I must admit, I was pretty excited when I heard about God in America. My husband and I are big PBS fans, enjoying especially The American Experience and Frontline, the PBS program units that co-produced the series. And I am convinced that ignorance of US religious history underpins some of the most serious problems the country currently faces. So I tuned in with considerable enthusiasm when WNET broadcast the series here in New York last week.
I did okay with the opening sequence, in which the Pueblo Indians throw off religious oppression by Franciscan priests in Spanish California. I should perhaps admit upfront that I am a “practicing Catholic” of a distinct sort: my grandparents, on one side, and great-grandparents on the other, were poor Irish immigrants. I inherited from them my perspective on US religious history. I cannot deny, though, that many Christians from Europe, Catholics included, treated the native peoples abominably.
As God in America proceeded, however, I became increasingly annoyed. We moved from the Franciscans to the Puritans, with John Winthrop ostensibly treating Anne Hutchinson as badly as the Franciscans had the Pueblos. But it seems there were no indigenous people at all in New England in those days; or else they and the Puritans got on extremely well.
Gradually, the subtext of the series emerged: American Protestants—mostly white ones—have struggled heroically throughout history to achieve religious freedom in the United States. Thomas Jefferson and the Baptists in Virginia. The Great Awakening. Methodist abolitionists. Lincoln’s conversion to emancipation as God’s will. Throwing off literalist interpretation of the Bible. The Scopes trial. Dwight Eisenhower, Billy Graham, the Civil Rights Movement (a reprieve from the mostly-white scenario), Ronald Reagan, Jerry Falwell, George W. Bush. Even the series’ intermittent acknowledgment of religious others underlined Protestant hegemony (despite the occasional apology), for example, Archbishop John Hughes’ failure to get the King James Bible out of the public schools and the liberalization—not to say Protestantization—of Judaism by Rabbi Isaac Meyer Wise and his Reform movement.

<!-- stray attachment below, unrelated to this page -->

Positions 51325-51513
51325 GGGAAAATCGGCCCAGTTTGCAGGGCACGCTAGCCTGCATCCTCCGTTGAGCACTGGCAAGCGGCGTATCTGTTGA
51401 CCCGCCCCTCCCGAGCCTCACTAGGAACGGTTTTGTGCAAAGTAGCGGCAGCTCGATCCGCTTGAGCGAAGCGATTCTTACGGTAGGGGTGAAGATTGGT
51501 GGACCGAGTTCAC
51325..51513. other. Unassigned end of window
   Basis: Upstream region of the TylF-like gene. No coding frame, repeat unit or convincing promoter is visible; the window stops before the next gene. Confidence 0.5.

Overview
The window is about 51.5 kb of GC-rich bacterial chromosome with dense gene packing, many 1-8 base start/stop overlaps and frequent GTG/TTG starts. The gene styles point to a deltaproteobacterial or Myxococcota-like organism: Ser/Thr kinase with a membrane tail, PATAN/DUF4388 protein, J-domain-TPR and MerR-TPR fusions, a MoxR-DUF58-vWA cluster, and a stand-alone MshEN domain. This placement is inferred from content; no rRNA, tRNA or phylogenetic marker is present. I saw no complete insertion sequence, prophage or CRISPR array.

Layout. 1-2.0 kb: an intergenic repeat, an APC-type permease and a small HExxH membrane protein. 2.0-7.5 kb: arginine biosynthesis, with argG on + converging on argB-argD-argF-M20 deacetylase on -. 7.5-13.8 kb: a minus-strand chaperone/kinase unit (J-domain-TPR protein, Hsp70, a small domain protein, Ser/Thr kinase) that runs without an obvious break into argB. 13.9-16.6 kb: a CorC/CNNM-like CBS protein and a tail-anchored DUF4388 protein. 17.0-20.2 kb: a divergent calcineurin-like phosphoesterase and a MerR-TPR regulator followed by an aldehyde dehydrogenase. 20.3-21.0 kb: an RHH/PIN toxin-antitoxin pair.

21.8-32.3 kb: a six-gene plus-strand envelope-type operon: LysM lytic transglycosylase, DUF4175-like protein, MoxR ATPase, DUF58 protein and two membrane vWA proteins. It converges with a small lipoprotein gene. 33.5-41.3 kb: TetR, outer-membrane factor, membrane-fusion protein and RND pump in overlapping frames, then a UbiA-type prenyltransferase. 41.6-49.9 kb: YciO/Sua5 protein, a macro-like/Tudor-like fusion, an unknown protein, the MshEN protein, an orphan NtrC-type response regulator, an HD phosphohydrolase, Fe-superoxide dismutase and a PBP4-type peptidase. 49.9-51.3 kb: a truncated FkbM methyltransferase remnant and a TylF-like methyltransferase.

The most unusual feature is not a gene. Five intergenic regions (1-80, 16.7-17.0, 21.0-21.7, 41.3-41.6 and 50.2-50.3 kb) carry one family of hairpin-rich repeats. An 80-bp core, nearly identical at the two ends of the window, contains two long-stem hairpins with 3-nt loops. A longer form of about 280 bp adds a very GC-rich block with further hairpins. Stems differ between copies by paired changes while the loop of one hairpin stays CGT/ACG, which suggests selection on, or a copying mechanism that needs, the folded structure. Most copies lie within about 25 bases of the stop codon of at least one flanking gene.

But what, you may ask, could the producers do? The United States, throughout its history, really has been a “pan-Protestant” nation. Surely Lincoln is one of the most significant figures in US history; how to avoid devoting the longest segment in the series to him? Likewise the Puritans, the undeniably Baptist leader of the Civil Rights movement, the evangelical resurgence around Ronald Reagan?
But even if I were to concede this point I’d still have a bone to pick with God in America. For the series is not just a dramatic retelling of the history of American religion. It’s a documentary. Even as it narrates the story of “God in America,” it introduces many historians, scholars of religion, ministers, rabbis, priests, and witnesses who comment on that story. And here we encounter the series’ second serious problem: the vast majority of commentators in God in America are men. Five men to every woman, I’d wager, but then, in most cases, each man separately comments a good deal more than each woman.
And when you add race to the mix, things get even dicier. Aside from those in the segment on Civil Rights, there are few black male commentators in God in America, while black women are almost nonexistent. (Thank heaven for the occasional appearance of Margaret Washington, the African American historian from Cornell). Perhaps the producers’ odd notion that members of particular racial or religious groups should for the most part comment only on their own group explains this imbalance: in a series primarily addressing the history of white male Protestantism in America, I guess you’re going to be hearing from white males. I was also frustrated by the decision to limit discussion, in the segment on Archbishop John Hughes of New York, to four white Catholic men, three of them priests. As if Catholic women aren’t sidelined quite enough by our own church, now we’ve got the secular media following suit.
Once again, readers may disagree. After all, God in America isn’t an affirmative action program. Perhaps the white men the producers interviewed just offered the more illuminating insights. Or their voices sounded better. Or there are so few black, Hispanic, and Asian, or white female scholars of American religion they had no alternative.
In closing, I am reminded of a term introduced back in the nineties by the brilliant feminist philosopher of science, Donna Haraway: “the God trick.” When the people who are in power speak of God, they invariably make him (I use that pronoun advisedly here) resemble themselves. So I ask you: exactly whose God is “God in America”?